Balance Point is part of a niche business that provides financing in drawn-out matrimonial cases to litigants with wealthy spouses. Only a handful of companies provide such financing in the United States.

One of Balance Point's main competitors is BBL Churchill, a New York firm that offers high-interest loans to a divorcing spouse in need of cash to pay legal bills. The firm, unlike Balance Point, does not seek to collect a portion of any divorce settlement and instead looks to collect on the loan at the end of the litigation. This summer, BBL Churchill secured financial backing from a large private equity firm, said a person briefed on the matter who spoke on the condition of anonymity.

The cash infusion from Balance Point is helping Ms. Cohen pursue a legal battle she began years after the couple divorced in 1990 — back when Mr. Cohen was hardly the household name he is now on Wall Street. Ms. Cohen contends that she filed the lawsuit in 2009 soon after she discovered that her former husband had hid proceeds from a real estate deal during their divorce and, in the process, cheated her out of money that was hers.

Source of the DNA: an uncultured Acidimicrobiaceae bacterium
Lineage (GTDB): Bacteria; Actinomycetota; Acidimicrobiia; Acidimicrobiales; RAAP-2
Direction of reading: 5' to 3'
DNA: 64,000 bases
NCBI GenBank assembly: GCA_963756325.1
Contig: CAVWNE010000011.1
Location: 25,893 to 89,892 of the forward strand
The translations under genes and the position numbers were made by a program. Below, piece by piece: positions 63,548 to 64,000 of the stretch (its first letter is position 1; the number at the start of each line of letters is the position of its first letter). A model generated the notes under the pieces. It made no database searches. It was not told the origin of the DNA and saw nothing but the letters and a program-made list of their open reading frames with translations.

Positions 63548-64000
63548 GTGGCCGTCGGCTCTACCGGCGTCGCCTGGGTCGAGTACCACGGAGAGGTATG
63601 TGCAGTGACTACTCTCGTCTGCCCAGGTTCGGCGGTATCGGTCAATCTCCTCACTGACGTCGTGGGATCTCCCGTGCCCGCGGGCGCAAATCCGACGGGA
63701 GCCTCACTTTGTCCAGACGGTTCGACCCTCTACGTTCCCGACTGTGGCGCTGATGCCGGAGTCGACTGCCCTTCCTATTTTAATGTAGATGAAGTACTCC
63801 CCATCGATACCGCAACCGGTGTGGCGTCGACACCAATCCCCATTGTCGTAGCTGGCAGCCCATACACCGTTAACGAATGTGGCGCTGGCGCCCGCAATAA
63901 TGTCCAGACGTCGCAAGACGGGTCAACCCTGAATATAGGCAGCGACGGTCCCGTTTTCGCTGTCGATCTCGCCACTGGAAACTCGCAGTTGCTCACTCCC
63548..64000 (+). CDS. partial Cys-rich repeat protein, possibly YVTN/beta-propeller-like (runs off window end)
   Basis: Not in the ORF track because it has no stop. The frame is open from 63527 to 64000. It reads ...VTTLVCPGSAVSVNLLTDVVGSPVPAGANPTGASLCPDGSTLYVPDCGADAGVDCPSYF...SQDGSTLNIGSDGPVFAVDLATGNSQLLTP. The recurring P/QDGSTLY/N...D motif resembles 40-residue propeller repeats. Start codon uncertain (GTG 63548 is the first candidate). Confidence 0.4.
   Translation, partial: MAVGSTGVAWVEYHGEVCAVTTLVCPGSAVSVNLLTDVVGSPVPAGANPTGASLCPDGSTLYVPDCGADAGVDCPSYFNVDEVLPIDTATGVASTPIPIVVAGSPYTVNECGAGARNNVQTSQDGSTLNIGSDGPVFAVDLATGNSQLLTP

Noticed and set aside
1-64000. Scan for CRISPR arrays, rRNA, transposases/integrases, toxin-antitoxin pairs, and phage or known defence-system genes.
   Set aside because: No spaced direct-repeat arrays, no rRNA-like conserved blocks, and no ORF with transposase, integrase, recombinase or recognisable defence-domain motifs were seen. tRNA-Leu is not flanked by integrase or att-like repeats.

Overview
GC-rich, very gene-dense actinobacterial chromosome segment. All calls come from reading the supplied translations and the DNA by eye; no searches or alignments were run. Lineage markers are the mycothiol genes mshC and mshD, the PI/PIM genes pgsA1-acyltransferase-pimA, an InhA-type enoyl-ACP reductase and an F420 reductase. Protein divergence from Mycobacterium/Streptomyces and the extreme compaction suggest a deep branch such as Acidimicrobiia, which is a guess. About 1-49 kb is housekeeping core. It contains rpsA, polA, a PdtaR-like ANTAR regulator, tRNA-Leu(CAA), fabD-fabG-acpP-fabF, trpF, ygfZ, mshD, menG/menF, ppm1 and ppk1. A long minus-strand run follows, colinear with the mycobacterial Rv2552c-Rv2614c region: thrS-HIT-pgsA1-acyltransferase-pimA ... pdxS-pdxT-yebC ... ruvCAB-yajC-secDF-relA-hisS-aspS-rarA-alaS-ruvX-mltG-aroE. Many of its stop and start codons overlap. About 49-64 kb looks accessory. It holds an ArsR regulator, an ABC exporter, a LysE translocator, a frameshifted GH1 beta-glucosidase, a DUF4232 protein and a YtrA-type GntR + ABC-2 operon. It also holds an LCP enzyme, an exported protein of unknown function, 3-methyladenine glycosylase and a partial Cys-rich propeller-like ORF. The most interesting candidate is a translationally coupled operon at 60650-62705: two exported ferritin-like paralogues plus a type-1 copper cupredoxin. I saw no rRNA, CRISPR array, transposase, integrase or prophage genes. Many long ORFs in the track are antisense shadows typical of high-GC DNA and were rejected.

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Ms. Cohen claims she is entitled to at least half of the $5.5 million that Mr. Cohen obtained in that deal plus interest earned over the last 25 years. She also contends that some of the money Mr. Cohen hid from her was used to help him start his hedge fund, SAC Capital Advisors, in 1992.

SAC, before it pleaded guilty to insider trading charges and paid $1.8 billion in penalties to federal authorities, was one of the best-performing hedge funds for years. Mr. Cohen has since converted the hedge fund in Stamford, Conn., into a family office called Point72 Asset Management that trades about $10 billion of mostly his own money.